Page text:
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      The Arabidopsis TT2 gene encodes an R2R3 MYB domain protein that acts as a key determinant for proanthocyanidin accumulation in developing seed.

      The Plant cell

      Alleles, Amino Acid Sequence, Anthocyanins, biosynthesis, Arabidopsis, cytology, genetics, growth & development, metabolism, Arabidopsis Proteins, chemistry, Base Sequence, Basic Helix-Loop-Helix Transcription Factors, Cell Nucleus, Cloning, Molecular, DNA-Binding Proteins, Evolution, Molecular, Flavonoids, Gene Expression Regulation, Developmental, Gene Expression Regulation, Plant, Genes, Plant, Genetic Complementation Test, Molecular Sequence Data, Mutation, Nuclear Proteins, Phenotype, Plant Roots, Proanthocyanidins, Protein Structure, Tertiary, Proto-Oncogene Proteins c-myb, Seeds, Sequence Alignment, Transcription Factors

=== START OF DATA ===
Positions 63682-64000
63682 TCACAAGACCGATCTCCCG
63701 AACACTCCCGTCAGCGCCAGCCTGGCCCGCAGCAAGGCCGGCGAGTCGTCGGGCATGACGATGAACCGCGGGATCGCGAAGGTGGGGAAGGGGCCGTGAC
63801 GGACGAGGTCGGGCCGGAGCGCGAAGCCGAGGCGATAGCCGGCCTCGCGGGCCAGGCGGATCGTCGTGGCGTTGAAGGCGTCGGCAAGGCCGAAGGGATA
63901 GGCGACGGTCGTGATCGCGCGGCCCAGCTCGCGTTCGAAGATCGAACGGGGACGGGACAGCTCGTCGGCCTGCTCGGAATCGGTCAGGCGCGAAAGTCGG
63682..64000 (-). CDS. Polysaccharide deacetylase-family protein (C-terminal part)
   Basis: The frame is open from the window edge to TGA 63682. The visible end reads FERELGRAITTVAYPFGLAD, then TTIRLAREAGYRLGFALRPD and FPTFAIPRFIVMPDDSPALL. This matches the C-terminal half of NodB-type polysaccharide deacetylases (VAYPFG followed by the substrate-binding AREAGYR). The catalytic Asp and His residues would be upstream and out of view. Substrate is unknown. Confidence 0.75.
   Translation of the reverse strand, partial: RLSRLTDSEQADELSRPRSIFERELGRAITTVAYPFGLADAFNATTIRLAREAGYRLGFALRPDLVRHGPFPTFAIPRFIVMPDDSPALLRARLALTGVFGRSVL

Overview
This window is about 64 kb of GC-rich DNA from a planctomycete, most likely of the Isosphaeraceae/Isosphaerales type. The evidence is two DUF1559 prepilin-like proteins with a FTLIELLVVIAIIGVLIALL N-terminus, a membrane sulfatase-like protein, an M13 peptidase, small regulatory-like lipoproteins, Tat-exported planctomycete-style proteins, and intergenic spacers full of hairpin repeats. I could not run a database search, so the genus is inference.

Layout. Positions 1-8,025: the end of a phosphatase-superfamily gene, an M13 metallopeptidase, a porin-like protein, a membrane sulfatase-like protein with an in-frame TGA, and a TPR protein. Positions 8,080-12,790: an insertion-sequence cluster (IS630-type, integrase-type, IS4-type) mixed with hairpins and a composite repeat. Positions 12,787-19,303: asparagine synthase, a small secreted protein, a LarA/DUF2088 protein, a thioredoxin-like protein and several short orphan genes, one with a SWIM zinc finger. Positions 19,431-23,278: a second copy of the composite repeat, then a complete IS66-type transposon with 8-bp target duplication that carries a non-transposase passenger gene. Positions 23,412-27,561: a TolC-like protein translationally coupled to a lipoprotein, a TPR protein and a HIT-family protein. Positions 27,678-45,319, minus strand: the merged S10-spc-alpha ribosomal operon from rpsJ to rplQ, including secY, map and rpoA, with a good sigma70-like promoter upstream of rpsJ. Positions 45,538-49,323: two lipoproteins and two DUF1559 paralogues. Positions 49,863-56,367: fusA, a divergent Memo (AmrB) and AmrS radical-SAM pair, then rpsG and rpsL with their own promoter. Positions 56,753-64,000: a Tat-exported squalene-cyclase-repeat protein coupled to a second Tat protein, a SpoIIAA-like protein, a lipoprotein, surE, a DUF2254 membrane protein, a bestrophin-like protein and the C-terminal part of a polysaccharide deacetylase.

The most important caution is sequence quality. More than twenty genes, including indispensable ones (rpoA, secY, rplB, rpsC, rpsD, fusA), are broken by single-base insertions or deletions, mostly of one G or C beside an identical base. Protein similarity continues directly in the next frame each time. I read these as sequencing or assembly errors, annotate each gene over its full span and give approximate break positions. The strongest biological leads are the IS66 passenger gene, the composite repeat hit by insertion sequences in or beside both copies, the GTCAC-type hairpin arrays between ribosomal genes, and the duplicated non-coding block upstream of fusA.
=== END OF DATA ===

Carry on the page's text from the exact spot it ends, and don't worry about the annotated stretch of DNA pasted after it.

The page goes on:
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          In Arabidopsis, proanthocyanidins specifically accumulate in the endothelium during early seed development. At least three TRANSPARENT TESTA (TT) genes, TT2, TT8, and TTG1, are necessary for the normal expression of several flavonoid structural genes in immature seed, such as DIHYDROFLAVONOL-4-REDUCTASE and BANYULS (BAN). TT8 and TTG1 were characterized recently and found to code for a basic helix-loop-helix domain transcription factor and a WD-repeat-containing protein, respectively. Here the molecular cloning of the TT2 gene was achieved by T-DNA tagging. TT2 encoded an R2R3 MYB domain protein with high similarity to the rice OsMYB3 protein and the maize COLORLESS1 factor. A TT2-green fluorescent protein fusion protein was located mostly in the nucleus, in agreement with the regulatory function of the native TT2 protein. TT2 expression was restricted to the seed during early embryogenesis, consistent with BAN expression and the proanthocyanidin deposition profile. Finally, in gain-of-function experiments, TT2 was able to induce ectopic expression of BAN in young seedlings and roots in the presence of a functional TT8 protein. Therefore, our results strongly suggest that stringent spatial and temporal BAN expression, and thus proanthocyanidin accumulation, are determined at least partially by TT2.

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